Great subject Malcolm.
Eight years ago, I worked on a graduate thesis re: chamber music in early sound recordings. At the time the earliest chamber music recording I could find came from Julius Bloch’s famous trip to Moscow for the Edison lab in Orange, NJ. That would be a Dec. 1894 recording of Anton Arensky’s Trio in D minor, op.32. The original source material comes from the Phonogram Archive of the Institute of Russian Literature of the Academy of Sciences. The composer is at the piano having completed the work only a few month’s before Bloch recorded him. Anatoly Brandukov is the cellist and Jan Hrímalý is the violinist. It’s a pretty dreadful affair sonically, as you might expect, and technically not “early commercial period” although certainly intended for commerce.
Ward Marston, Scott Kessler and Jerry Fabris (who worked with the original source material) released an excerpt of it on, The Dawn of Recording: The Julius Block Cylinders. There is also a considerable amount of additional material from the late 19th-century on this CD set. The earliest pianists and singers recorded were taken down in 1890. Marston Records should still have it. It’s not cheap, but you can get all the recording session details for free on the website.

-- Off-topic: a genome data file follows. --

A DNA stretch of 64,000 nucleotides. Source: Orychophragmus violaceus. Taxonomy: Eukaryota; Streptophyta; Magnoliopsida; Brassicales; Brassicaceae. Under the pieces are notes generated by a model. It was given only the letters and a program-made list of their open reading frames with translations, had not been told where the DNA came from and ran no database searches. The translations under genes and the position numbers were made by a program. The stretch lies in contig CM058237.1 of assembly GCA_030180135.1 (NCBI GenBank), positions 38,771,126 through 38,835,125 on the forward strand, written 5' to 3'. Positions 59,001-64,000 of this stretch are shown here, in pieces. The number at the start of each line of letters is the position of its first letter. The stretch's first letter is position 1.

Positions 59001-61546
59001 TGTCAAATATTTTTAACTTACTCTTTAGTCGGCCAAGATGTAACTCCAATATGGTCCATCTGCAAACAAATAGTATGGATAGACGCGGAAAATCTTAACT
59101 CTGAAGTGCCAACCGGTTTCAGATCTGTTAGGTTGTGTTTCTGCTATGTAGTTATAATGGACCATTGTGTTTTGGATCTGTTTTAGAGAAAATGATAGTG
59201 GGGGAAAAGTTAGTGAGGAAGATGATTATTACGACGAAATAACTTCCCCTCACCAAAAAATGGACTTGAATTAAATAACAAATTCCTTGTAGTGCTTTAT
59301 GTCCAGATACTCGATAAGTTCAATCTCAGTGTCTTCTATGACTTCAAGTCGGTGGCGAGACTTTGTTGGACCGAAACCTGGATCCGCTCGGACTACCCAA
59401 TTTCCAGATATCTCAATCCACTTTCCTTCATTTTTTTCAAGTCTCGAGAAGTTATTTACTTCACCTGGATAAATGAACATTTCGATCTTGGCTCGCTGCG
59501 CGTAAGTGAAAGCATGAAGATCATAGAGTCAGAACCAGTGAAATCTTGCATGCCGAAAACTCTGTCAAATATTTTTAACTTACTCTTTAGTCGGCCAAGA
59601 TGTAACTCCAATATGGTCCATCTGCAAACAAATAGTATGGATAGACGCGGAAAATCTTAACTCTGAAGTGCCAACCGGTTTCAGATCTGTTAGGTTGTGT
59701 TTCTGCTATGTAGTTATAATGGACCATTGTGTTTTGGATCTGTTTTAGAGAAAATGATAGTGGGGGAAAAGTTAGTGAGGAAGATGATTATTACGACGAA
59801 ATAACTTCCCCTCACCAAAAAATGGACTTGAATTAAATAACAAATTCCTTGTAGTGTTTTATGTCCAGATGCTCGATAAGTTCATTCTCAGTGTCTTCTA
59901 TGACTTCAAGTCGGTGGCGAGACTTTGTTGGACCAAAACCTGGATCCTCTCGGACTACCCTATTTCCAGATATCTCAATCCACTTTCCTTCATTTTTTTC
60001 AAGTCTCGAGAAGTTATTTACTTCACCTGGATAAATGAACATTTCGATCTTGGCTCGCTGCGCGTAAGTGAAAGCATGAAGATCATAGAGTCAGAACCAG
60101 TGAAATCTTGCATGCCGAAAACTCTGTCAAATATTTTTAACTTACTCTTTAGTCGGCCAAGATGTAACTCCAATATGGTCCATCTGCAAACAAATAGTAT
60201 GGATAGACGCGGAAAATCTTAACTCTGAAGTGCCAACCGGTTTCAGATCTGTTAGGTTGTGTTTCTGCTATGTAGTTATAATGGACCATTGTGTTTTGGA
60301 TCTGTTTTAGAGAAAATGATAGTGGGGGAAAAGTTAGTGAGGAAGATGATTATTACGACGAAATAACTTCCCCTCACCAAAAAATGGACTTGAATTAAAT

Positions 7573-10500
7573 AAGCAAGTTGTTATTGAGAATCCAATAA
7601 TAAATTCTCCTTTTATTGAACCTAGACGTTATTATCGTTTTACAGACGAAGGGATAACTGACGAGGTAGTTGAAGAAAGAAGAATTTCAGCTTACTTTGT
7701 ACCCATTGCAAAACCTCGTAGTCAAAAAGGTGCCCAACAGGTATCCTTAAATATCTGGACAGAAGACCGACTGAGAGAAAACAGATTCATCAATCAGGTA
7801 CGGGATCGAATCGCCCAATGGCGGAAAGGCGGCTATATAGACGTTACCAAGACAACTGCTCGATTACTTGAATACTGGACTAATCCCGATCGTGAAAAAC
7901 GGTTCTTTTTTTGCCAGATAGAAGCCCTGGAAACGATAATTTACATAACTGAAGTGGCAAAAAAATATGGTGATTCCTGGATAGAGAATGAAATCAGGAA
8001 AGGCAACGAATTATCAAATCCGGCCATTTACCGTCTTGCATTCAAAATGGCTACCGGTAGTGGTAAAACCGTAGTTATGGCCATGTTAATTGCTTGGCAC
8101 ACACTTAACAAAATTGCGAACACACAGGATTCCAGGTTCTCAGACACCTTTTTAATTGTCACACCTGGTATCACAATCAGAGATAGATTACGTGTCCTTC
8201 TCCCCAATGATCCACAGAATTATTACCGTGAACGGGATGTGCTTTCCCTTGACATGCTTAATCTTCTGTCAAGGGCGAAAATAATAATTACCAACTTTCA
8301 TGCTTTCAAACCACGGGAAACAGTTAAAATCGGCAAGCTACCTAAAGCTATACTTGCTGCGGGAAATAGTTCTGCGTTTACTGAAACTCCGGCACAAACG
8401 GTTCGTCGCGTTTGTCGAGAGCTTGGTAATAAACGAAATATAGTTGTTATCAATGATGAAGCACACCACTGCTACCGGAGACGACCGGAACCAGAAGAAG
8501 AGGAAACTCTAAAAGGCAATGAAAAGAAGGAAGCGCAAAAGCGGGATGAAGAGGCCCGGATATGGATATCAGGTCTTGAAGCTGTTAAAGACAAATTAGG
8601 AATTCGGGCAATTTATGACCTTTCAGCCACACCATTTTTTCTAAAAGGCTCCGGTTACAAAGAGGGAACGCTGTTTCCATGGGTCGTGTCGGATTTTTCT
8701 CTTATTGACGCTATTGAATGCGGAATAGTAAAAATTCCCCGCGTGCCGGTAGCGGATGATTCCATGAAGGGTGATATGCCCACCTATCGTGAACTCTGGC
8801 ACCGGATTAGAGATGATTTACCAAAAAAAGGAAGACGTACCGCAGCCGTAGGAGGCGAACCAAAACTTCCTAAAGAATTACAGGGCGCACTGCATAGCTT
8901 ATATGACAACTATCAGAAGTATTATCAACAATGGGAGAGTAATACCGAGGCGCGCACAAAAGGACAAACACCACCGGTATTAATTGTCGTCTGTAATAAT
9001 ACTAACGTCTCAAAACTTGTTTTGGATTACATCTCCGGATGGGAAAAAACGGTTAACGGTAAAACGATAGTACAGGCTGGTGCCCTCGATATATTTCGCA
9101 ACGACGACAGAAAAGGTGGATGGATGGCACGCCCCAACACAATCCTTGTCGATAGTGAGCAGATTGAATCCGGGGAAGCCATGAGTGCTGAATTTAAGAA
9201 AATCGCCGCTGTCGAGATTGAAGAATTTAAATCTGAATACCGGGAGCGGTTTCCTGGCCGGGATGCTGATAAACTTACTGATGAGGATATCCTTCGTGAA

Other members on the ARSC list serve may know of earlier musical material and I’d be most appreciative if they’d share details. You never know when I might get that thesis beyond a second draft.
> On Apr 1, 2019, at 12:39 PM, Malcolm <[log in to unmask]> wrote:
> A friend has inquired about possible CDs that have material on them
> from the earliest days of recording, c. 1895 to c. 1915. I sent him the
> link for the Sooy brothers stint at Victor and he's interested in hearing
> about what he's read.
> I found the narrative wonderful and educational, as did he.
> So what CD would be most indicative of this early commercial period
> in our recorded history?
> Malcolm R
> PS - I will be cross posting, but only to 78L. M